On Tuesday, a coalition of neighborhood groups in Lower Manhattan filed a federal lawsuit against the MTA and the city claiming that officials were required to conduct an environmental review before developing a contingency plan and accusing the transit agency of violating the American with Disabilities Act by failing to include new elevators in its plan for the L train.
An MTA spokesman said the agency did not comment on pending litigation. But the spokesman, Jon Weinstein, said “the repairs to the Sandy-damaged Canarsie Tunnel are desperately needed to ensure the tunnel’s structural integrity.'’
Some transportation experts argue that even bolder action is necessary. To encourage carpooling they have called for banning vehicles with fewer than three people from the Williamsburg Bridge for longer than just rush hours as the city envisions and extending the ban to other bridges. And 14th Street, they say, should be restricted primarily to buses 24 hours a day to make it easier on subway riders.
“A lot of people don’t commute 9-to-5 hours,” said Kate Slevin, the vice president for state programs and advocacy at the Regional Plan Association, an urban research group. “A lot of people are traveling down 14th Street all times of the day. The worry here is you’re just going to have an inability to get around.”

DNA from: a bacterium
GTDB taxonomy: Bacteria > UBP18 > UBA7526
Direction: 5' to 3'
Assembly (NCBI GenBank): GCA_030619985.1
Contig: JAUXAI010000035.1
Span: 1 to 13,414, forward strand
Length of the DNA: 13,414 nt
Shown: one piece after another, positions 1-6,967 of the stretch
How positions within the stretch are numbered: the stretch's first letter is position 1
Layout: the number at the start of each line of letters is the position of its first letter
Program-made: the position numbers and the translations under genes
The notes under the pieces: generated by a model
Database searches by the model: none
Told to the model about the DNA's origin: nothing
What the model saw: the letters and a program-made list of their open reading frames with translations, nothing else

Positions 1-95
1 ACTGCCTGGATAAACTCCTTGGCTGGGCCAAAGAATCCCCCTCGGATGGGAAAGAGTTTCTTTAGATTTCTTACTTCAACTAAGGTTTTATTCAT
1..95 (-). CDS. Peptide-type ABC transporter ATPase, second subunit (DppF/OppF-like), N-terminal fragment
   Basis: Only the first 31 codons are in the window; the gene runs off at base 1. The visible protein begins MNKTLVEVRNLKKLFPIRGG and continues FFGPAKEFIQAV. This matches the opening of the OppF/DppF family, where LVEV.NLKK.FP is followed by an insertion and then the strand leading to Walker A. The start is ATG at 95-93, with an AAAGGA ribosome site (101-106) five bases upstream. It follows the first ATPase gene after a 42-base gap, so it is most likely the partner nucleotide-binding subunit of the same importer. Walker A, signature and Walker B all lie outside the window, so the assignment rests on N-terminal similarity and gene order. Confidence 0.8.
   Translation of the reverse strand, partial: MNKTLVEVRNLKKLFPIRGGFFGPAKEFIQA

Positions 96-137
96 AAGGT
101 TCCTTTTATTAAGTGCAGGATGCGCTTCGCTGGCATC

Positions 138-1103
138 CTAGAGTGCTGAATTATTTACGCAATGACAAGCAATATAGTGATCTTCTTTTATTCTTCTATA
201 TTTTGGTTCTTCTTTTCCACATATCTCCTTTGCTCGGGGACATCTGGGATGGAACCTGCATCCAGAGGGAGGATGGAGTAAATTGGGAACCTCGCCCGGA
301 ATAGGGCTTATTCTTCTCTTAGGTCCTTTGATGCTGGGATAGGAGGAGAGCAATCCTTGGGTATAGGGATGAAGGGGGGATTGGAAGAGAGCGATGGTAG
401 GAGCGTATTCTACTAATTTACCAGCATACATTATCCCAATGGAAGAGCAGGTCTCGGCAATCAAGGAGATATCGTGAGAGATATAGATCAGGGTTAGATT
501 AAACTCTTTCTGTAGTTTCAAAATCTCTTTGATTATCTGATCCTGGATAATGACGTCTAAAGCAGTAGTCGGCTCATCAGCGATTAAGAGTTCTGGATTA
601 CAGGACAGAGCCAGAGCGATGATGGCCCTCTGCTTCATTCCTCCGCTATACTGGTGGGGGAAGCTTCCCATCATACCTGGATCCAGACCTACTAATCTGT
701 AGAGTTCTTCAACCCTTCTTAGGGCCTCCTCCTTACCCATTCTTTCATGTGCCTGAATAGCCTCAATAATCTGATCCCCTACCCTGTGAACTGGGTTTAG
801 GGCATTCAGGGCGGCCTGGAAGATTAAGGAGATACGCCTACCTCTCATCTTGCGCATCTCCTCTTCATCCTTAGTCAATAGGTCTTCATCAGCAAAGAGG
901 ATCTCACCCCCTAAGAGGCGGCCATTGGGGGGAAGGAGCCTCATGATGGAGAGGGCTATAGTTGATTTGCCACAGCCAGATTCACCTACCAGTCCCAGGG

For now, the biggest worry on all sides is preparing for the unknown.
The nucleus of the city and the MTA’s plan is 14th Street, which stretches from the East River to the Hudson River. During the morning and evening rush between Third Avenue and Ninth Avenue, it will be limited to buses with the exception of some vehicles, like delivery trucks.
The city has a goal of ensuring that buses can cross the bus corridor along 14th Street in 20 minutes, a speed rate of over 6.5 mph and more than 40 percent faster than buses there travel now. But some transit experts are dubious, believing that 14th Street “will saturate with buses,” said Annie Weinstock, the president of BRT International, a company that plans and designs bus rapid transit systems and that helped produce an alternate plan for 14th Street. “Buses will queue up behind one another and become a bus parking lot.”
Trottenberg said the plan for 14th Street was flexible. “If we don’t get it right from the start, we can adjust,” she said.
Transit experts have pushed for buses to be free to speed loading and prevent gridlock. “The only way we are going to get near the capacity that the MTA thinks will shift on to buses is if we do everything we can to get people onto those buses as fast as we can,” said Nick Sifuentes, executive director of the Tri-State Transportation Campaign, an advocacy group.
A spokesman for the MTA, Jon Weinstein, said the agency had not made any final decisions about fares.
Businesses have already begun making plans for the shutdown, including shifting deliveries to overnight to avoid the crush, said Jennifer Falk, executive director of the Union Square Partnership, the business improvement district for the area.
On the other hand, some retailers are looking forward to the flood of new commuters. “There are tens of thousands of people who will experience the ground floor retail on 14th Street who would never come above ground before,” Falk said.